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    1. A men's shirt sleeve is always attached FLAT.

      If your seam allowances are 5/8", the math is simply to trim the armhole seam allowances (on fronts, back, and yoke) in half. The sleeve seam allowance can stay as-is.

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  26. Brilliant! Thanks for the picture tutorial. I'm going to be saving this to try on my next shirt. Thanks again, Peter. Lane

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  27. Another lurker thanking you from the shadows for sharing this!

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  28. Wow! What an interesting technique!

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  29. I love how smoothly the shoulder seams lie with this technique. I'll have to try this next time I sew a shirt.

    I think your shirt looks better than the Comme des Garcons shirts. And the next one, with the perfect shoulders, will look even better. Fit matters, and this shirt is really close to being a perfect fit.

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  30. I definitely like yours better than the runway shirts!!

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  31. Thank you very much for posting photos. They confirm that I an most definitely a visual learner - I was struggling with the first description but now I can't wait to give this a whirl. Great option for those of us without overlockers. Thank you again. Rachel ☺

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  32. I like that technique - it certainly makes a neat, clean finish. Were there any tricks to keeping the bottom part from wandering away from the topstitching since you can't see what's going on underneath? Often when I do topstitching, I miss a small portion of the inside seam allowance, so I have to hand-stitch what I missed after I take it off the machine.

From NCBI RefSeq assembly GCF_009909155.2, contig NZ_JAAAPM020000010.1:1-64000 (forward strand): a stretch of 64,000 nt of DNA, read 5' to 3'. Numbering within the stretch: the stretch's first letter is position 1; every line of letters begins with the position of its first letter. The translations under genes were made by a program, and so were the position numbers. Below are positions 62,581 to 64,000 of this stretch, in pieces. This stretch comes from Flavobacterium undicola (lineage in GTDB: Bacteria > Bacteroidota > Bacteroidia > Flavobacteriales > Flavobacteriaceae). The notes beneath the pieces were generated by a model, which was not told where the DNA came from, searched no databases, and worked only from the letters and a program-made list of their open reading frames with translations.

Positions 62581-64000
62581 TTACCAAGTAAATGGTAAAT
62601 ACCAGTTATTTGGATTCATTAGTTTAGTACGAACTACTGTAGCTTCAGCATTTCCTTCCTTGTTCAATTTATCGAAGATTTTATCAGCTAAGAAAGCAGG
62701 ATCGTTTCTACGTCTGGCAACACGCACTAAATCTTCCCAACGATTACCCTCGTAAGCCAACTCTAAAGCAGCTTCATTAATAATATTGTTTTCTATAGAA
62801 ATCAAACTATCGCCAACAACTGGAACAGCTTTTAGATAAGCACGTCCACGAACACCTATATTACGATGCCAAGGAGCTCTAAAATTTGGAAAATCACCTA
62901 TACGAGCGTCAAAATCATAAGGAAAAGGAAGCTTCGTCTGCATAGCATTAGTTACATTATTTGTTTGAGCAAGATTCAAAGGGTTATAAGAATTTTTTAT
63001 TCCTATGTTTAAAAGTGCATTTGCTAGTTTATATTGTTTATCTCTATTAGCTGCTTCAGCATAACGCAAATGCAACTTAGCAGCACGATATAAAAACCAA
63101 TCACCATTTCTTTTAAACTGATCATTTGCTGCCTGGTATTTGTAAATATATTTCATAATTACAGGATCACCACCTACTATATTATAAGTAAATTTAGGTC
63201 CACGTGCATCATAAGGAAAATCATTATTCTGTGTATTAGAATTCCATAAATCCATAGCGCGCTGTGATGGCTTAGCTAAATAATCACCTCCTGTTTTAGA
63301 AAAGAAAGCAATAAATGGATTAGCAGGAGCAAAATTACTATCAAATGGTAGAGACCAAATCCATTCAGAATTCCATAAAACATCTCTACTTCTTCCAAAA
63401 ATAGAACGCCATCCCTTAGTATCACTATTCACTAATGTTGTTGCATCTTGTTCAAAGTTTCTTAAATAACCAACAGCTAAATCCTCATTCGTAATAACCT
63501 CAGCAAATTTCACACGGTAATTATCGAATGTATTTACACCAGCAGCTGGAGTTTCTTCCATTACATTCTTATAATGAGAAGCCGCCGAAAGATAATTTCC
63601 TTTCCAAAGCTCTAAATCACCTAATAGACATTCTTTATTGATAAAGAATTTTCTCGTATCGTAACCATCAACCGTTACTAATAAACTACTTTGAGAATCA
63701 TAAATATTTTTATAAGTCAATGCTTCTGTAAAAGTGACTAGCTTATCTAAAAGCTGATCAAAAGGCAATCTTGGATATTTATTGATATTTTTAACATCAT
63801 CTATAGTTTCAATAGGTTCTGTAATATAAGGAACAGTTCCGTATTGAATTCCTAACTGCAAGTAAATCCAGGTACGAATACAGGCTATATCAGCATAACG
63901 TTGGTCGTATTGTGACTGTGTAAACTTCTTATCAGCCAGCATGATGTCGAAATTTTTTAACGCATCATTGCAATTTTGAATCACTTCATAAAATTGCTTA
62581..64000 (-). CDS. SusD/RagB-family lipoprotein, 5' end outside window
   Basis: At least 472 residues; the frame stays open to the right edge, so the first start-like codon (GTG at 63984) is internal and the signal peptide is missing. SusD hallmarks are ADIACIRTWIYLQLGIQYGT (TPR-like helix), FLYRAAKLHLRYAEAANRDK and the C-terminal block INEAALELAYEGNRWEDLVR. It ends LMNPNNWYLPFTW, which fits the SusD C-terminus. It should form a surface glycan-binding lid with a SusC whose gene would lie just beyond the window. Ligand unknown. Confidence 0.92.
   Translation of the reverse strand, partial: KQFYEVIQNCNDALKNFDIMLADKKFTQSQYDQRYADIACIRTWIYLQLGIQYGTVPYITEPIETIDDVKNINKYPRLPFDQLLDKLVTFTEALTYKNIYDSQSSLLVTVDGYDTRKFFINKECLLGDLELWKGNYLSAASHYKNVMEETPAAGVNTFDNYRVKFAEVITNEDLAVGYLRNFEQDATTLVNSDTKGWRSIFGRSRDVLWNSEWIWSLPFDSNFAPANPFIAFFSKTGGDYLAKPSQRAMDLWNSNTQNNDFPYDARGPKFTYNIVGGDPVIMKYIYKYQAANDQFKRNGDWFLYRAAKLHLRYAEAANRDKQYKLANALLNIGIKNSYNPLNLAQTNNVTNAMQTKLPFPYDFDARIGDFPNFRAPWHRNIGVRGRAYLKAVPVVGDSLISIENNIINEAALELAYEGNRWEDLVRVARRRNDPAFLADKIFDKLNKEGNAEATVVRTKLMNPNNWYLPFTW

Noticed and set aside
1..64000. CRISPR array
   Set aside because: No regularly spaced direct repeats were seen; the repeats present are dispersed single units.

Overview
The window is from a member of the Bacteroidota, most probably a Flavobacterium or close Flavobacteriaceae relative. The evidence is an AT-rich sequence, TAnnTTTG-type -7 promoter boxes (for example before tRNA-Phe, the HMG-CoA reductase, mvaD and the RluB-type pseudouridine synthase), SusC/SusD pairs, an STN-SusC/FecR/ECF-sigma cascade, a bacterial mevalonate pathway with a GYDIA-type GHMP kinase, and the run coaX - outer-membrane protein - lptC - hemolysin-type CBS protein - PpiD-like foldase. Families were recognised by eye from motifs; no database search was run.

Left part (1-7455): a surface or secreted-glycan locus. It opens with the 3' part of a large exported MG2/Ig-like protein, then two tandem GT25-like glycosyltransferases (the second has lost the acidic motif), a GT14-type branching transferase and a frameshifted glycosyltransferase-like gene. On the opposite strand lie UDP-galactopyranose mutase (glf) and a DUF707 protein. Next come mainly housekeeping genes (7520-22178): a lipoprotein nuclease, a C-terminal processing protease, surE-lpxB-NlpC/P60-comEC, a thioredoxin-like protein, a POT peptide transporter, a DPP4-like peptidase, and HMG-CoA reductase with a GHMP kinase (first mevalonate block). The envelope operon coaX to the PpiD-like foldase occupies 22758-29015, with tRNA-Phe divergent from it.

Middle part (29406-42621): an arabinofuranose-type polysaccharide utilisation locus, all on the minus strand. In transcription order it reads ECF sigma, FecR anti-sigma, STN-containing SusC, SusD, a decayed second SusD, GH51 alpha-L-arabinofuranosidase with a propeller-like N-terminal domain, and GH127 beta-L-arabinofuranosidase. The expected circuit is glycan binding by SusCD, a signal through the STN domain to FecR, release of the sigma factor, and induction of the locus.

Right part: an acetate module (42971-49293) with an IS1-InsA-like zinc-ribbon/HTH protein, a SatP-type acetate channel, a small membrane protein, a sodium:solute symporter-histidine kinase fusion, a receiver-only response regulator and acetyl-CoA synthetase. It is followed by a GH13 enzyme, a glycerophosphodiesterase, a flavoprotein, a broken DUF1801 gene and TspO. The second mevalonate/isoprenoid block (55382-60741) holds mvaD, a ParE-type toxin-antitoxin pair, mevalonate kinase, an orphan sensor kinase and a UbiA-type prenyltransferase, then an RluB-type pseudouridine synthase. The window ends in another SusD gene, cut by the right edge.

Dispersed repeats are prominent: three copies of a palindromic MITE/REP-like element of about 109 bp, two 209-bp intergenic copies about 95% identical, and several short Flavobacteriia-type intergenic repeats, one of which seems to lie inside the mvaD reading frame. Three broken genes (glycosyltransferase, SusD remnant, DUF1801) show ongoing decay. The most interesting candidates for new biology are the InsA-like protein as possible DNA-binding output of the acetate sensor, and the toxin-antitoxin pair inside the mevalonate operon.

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    1. That's why you measure the width -- and topstitch using the width of the narrowest portion of the seam allowance so you catch it all. You could also topstitch from the underside if you like how the bobbin thread stitch looks. Anyway, even if you do miss a little of the allowance, it's not a big deal; it's not going anywhere.

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  33. Thanks Peter, this is great. I'll give it a try.

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  34. Interesting technique. I'll try it.

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  35. I'm a little surprised the teacher has you all using pins with industrial machines, but it isn't an industrial sewing methods class..

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    1. He says the machines are calibrated to be able to sew over pins (if they're perpendicular to the stitch line) but he always pulls them out before stitching over them anyway. (As do I.)

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  36. Thanks for the pics and explanation!

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  37. So that's how they do that on curved seams - thanks for the info!

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  38. That sleeve thing is brilliant!!!!!! Thanks so much for sharing! In shirt sewing, getting nice flatfelled sleeve to torso seams is still a bit of a nightmare. Sometimes I cheat and serge and then topstitch :) have to try the method you learnt!!

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  39. I finally had an opportunity to try this technique and it worked like a charm. The finish is so much neater than my sleeves usually area. Thanks for sharing!